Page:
• Hollywood Studio Museum

Hollywood Studio Museum - The Barn

"The Barn" as it was known, was a historical building that was about to be destroyed. Hollywood Heritage stepped in and saved the structure and had it declared a state historical landmark. It was moved from the back lot of Paramount Pictures to a location at the Hollywood Bowl. The small unassuming building needed attention brought to it so people understood the importance of the building and the history behind it.

What was once a horse barn was, in 1913, originally rented by C.B. DeMille. After a train ride from New York (which ended in what was then called Hollywoodland) the barn was used to film the first feature-length movie (want to guess the name of the movie?). The barn continued to be used by DeMille as his studio for many years until he joined others (including Samuel Goldfish; later changed to Goldwyn) to form a company named Famous Players Lasky. That studio would become the beginnings of Paramount Pictures.

The barn was literally the birthplace of the film industry. It was the building where it all started. And it established Hollywood as the motion picture capital of the world.

Make people aware that this building existed and what it was. Why it was important. Its significance within the Hollywood community. Ultimately, since it was a non-profit entity, draw people to tour the site (buying a ticket would donate to the maintenance and preservation of the landmark.)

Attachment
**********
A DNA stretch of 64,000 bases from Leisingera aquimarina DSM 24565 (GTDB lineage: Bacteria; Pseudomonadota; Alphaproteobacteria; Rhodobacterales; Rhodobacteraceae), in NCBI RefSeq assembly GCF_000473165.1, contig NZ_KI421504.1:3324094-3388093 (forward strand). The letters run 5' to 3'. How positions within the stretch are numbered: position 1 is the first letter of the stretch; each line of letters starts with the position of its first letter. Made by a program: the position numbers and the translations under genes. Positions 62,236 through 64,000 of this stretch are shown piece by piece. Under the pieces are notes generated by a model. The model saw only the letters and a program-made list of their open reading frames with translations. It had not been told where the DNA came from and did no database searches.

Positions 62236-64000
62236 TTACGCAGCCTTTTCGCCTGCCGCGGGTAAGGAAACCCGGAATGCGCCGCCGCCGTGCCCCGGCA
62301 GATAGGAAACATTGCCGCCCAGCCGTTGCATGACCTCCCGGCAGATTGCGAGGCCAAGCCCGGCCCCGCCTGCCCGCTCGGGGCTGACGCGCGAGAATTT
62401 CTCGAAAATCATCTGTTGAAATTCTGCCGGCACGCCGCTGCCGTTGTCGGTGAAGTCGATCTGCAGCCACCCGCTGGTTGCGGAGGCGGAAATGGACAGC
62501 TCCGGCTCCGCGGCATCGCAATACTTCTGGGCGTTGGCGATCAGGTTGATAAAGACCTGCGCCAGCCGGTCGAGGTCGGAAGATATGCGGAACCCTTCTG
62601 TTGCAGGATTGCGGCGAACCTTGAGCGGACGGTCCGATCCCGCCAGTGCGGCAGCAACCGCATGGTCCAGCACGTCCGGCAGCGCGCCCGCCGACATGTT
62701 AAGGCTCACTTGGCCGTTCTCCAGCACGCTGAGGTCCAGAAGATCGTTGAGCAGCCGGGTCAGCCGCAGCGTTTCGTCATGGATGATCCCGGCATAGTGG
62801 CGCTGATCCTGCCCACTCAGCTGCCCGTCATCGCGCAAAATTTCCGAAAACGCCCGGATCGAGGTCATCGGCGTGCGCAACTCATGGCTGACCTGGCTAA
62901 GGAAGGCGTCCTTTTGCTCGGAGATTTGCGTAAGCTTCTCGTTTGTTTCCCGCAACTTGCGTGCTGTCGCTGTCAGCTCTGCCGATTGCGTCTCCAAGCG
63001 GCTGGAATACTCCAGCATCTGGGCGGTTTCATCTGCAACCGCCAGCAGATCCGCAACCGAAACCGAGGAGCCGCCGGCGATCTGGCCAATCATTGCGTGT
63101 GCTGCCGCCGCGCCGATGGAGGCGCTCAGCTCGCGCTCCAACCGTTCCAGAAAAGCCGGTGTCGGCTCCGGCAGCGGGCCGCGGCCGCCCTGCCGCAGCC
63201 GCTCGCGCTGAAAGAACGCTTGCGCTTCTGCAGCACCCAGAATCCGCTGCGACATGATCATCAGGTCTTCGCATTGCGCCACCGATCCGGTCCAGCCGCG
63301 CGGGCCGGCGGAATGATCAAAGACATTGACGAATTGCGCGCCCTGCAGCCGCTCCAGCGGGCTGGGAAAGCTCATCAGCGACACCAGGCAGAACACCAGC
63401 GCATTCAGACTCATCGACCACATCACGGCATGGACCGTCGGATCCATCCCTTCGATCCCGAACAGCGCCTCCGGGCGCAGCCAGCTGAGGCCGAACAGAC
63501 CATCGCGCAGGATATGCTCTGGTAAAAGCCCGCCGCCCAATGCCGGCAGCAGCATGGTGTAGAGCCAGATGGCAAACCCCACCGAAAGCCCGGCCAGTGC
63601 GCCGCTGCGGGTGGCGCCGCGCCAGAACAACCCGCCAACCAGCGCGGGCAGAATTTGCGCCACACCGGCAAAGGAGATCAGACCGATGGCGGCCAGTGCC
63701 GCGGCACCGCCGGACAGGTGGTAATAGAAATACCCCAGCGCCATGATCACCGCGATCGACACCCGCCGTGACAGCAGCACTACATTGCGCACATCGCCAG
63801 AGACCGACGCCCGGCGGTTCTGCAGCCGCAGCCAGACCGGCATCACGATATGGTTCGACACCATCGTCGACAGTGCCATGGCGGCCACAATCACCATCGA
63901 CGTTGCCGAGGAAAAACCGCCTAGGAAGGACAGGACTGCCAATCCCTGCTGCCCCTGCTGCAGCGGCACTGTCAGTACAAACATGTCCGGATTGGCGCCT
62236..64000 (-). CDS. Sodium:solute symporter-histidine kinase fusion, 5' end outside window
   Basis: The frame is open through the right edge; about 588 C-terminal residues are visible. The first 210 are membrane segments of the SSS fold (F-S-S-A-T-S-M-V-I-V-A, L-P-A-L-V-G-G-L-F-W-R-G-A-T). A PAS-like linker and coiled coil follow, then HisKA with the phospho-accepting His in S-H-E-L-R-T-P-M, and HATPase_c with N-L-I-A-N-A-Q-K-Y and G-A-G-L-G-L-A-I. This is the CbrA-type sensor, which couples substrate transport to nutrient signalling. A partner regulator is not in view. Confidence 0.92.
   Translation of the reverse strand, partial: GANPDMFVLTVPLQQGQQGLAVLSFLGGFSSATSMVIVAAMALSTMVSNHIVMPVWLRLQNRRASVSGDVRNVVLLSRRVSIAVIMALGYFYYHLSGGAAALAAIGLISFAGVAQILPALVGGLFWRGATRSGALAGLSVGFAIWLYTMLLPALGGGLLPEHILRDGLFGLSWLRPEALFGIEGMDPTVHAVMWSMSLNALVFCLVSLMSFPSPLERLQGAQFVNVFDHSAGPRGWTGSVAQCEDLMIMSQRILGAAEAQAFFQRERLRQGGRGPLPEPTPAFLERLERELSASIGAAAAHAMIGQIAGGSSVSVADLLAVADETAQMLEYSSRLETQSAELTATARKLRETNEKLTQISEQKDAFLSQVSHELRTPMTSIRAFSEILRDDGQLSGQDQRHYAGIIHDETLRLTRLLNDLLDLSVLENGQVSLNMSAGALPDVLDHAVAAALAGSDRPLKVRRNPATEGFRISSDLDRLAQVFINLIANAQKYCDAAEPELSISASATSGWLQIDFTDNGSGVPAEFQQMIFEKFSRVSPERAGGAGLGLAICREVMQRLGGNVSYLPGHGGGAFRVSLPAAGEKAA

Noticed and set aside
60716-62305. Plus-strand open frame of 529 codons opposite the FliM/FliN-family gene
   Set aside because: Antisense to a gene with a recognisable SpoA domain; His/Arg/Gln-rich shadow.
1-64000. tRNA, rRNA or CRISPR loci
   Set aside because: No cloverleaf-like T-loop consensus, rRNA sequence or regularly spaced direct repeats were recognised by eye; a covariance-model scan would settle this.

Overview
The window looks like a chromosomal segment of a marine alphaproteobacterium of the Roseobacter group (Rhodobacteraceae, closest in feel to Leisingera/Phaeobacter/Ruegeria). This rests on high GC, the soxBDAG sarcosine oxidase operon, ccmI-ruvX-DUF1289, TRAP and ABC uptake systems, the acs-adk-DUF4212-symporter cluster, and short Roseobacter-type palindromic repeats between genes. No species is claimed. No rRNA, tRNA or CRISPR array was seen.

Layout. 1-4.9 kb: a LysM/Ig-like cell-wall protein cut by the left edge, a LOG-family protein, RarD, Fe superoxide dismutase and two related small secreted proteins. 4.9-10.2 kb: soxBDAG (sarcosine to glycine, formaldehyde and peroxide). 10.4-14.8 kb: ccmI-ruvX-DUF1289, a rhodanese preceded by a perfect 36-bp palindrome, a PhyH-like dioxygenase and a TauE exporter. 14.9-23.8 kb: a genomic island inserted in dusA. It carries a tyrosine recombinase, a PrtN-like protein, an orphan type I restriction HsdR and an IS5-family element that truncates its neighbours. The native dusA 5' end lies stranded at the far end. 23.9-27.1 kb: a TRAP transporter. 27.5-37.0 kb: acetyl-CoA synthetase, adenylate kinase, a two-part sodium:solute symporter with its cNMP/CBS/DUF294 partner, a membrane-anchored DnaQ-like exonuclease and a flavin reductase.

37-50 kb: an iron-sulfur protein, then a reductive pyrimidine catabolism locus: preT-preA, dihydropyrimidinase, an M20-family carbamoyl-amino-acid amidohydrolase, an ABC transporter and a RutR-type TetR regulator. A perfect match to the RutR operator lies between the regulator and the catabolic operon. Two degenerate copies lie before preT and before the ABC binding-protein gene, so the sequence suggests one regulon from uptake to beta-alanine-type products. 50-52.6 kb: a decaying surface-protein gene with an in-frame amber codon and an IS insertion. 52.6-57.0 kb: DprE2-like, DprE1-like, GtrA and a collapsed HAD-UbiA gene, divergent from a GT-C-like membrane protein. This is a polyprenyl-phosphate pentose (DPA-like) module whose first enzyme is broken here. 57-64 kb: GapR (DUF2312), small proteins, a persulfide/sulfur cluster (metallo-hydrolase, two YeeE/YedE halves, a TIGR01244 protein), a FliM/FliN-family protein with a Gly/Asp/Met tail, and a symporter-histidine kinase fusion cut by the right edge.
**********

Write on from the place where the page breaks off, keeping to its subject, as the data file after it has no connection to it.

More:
Create a message (through television) to pique people's interest. Let them know that this building existed, why it was important to our history, and why it was different than other "attractions" in Southern California. The barn was not a recreation, it was the real thing. It's not Disneyland, Knott's, or Magic Mountain. It's history. We wanted people to "feel" the building, much like you'd "feel" Gettysburg. It's a rather unassuming place, but it's what happened there that is impressive.

We created an spot that made you feel you were there when it began and brought you to present day.

Individual attendance to the site grew to the point that within 60 days the organization was completely self-supported. Corporate sponsors also increased and many donations of money and memorabilia were made to the museum.

Produced while at The Good Guise Advertising.

View the "DeMille" television commercial: